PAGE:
Tiered vegetable garden designs

Written by debra rigas
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Tiered vegetable garden designs
Growing your own vegetables can lead to abundant harvests. (Martin Poole/Digital Vision/Getty Images)

Those who choose to grow their own vegetables know they'll enjoy a rich bounty at harvest time and that their grocery store bill will diminish. Taking the time to make the best use of your garden space pays off in the long run. Tiered vegetable gardens can be designed on hills or slopes, or from building raised beds at different levels. Take into account the various pros and cons of each type, and talk to your local nursery staff or master gardener about what vegetables are ideal in your area; some are suitable for tiers, while others are not.

Cut the Hill

If you have sweeping lands that are hilly or only one somewhat steep hill, you can cut tiers into it for growing vegetables. The more room you have to lay out long and wide tiers, the better. Some people opt to hire heavy machinery operators to do the cutting, and then will finish creating the levels by walling them with timber or rocks. Allow room for pathways and easy access to each level so you can reach the plants. Leave at least 2 feet of depth per tier, as many vegetables will perform better when they're given plenty of room for their roots. Installing a self-watering system can help, too.

Plant on Moderate Slopes

You can take the idea from Section 1 and minimise it, keeping the pathway and access concepts. Plant smaller vegetables that won't crowd out or shade lower tiers. This plan is a bit easier to achieve and can have a quite beautiful appearance. The beds need not be very large --- soil depth is the main issue, especially for growing asparagus. Many smaller vegetables, such as onions, bush beans, patio tomatoes, radishes, lettuces, broccoli and beets, do well in tiered vegetable gardens. If you have plenty of room, cucumbers, squash and zucchini can work, too.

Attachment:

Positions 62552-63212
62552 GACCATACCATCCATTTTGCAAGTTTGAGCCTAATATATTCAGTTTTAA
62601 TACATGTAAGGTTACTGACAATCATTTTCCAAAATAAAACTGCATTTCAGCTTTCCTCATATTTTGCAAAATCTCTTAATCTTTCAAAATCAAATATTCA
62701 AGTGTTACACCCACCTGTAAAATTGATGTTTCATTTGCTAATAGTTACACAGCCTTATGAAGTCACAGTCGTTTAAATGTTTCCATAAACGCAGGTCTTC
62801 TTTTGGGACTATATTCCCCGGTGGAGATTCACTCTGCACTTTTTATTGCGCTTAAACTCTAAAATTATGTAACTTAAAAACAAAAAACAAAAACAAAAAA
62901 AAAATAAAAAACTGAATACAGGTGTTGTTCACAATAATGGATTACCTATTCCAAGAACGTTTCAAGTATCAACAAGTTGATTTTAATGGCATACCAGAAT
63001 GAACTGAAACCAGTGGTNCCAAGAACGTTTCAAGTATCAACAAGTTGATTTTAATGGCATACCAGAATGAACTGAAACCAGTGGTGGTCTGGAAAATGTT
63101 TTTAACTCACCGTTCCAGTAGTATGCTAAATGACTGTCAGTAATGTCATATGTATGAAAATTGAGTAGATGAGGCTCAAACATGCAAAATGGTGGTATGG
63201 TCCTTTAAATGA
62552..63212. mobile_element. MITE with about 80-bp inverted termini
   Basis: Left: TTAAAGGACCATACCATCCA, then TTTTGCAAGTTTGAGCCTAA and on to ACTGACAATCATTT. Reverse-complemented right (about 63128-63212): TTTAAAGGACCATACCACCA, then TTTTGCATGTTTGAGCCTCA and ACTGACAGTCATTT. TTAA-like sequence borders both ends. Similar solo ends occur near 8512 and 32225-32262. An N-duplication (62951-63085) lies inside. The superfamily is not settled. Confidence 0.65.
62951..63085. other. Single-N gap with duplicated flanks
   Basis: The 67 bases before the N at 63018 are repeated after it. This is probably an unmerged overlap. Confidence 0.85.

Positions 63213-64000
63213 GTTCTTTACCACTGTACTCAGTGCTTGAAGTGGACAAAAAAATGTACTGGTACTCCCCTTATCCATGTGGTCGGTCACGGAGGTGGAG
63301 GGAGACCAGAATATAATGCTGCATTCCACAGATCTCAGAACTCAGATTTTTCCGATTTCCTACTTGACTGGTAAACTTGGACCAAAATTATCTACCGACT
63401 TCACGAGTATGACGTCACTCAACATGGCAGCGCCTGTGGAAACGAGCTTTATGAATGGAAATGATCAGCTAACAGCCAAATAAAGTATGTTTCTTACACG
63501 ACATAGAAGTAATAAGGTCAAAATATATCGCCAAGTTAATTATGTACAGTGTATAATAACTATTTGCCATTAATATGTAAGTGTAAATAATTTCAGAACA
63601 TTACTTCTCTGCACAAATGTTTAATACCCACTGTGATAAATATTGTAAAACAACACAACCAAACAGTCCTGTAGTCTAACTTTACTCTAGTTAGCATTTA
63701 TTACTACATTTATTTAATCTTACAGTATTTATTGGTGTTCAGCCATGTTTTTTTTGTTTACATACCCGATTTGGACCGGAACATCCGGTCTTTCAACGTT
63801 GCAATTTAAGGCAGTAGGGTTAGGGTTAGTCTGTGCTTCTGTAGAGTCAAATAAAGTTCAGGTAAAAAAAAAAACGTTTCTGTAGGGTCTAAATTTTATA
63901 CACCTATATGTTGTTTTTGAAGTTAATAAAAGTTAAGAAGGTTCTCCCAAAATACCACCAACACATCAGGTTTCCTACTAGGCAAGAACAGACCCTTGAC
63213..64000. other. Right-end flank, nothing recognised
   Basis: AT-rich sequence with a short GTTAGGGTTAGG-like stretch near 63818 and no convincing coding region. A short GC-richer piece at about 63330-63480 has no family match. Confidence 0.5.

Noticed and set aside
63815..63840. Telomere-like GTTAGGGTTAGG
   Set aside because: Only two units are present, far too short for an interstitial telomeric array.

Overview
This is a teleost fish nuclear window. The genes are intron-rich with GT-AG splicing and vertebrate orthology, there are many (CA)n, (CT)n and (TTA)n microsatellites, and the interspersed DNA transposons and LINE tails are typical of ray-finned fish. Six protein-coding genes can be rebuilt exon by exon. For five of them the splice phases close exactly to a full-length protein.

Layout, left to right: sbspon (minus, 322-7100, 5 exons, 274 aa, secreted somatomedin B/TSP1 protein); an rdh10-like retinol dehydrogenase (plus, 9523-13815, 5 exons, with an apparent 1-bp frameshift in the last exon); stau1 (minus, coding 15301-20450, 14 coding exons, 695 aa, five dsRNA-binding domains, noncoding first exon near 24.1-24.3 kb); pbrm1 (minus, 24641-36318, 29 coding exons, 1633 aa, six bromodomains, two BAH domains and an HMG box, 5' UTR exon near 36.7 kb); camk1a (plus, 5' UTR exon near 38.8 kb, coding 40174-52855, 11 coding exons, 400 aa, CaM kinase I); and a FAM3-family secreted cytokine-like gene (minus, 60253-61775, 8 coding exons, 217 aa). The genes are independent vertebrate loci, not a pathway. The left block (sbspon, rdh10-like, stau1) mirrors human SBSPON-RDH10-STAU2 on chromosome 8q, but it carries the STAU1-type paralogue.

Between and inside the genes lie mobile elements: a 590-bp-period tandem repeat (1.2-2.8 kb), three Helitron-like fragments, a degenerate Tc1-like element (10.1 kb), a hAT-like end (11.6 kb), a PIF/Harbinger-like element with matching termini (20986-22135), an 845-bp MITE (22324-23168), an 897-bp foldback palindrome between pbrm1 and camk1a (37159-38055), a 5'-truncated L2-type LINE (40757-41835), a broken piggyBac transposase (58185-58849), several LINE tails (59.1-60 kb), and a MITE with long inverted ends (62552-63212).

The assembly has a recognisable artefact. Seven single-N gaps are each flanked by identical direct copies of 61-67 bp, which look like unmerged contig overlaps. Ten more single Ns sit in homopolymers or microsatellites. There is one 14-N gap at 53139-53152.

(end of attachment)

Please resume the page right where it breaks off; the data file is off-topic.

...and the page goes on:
Stack Raised Beds

Another design option is to make wood-framed stacked beds that serve as tiers from the ground up. You can plant quite a few of the smaller plants in these, along with many different herbs. You can build them extra wide and long, or create smaller 6-foot by 6-foot, 4-foot by 4-foot and 2-foot by 2-foot boxes. The main concern is being able to reach all the veggies so you can weed and care for them. In addition, you'll want to be able to harvest without pulling your back muscles. Look at various diagrams and drawings of raised garden beds for further details.


Tiered gardens have both their pros and cons. On the con side, raised beds will drain much more quickly, so they'll need ample and regular watering, and you'll have to keep a close eye on crop performance. As for the pros, the beds above ground will warm more quickly, which can lead to earlier growth and earlier harvesting. Creating tiers or raised beds maximises use of space, so you can achieve more by building upward. Pumpkins and long runner plants can take up a lot of space, but if you have room, plant them at the edges and let them run to the sides of tiered slopes. They can overrun raised beds, so stick to the smaller, more contained plants.

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